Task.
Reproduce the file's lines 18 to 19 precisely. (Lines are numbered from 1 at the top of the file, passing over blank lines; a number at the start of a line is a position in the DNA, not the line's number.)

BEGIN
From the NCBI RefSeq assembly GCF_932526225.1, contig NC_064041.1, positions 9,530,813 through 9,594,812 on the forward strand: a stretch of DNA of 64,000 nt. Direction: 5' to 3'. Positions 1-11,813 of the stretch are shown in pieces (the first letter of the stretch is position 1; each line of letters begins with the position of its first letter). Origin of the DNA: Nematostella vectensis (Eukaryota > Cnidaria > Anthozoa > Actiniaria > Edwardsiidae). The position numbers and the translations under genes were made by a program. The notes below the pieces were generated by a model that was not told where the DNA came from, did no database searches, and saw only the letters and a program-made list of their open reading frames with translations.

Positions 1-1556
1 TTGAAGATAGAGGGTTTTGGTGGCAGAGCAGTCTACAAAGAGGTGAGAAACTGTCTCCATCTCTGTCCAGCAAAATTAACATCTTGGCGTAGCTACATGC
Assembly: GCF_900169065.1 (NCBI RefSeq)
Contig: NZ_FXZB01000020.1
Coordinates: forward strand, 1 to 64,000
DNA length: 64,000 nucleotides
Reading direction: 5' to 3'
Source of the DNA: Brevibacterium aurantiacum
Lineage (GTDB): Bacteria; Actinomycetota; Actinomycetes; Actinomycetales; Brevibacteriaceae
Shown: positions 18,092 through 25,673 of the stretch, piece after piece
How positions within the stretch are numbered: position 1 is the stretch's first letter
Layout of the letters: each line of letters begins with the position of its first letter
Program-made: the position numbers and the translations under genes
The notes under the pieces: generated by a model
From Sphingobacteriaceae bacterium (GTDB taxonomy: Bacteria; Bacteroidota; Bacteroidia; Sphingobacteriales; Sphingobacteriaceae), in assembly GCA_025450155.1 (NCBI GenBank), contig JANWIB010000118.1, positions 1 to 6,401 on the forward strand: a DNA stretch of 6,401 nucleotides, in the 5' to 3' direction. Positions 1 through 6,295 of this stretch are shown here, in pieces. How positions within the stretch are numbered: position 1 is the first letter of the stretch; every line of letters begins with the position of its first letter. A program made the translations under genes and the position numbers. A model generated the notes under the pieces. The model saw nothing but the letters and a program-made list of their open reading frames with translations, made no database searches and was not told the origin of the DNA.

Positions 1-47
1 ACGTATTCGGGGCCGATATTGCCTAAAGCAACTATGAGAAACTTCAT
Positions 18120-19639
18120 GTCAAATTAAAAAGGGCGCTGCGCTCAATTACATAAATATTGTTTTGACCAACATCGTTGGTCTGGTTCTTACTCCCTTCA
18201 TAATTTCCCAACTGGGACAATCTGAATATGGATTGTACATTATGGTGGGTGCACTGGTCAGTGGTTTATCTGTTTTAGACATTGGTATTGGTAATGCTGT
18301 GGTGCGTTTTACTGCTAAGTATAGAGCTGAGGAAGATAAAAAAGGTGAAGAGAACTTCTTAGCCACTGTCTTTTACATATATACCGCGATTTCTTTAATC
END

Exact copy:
1 ACGTATTCGGGGCCGATATTGCCTAAAGCAACTATGAGAAACTTCAT
Positions 18120-19639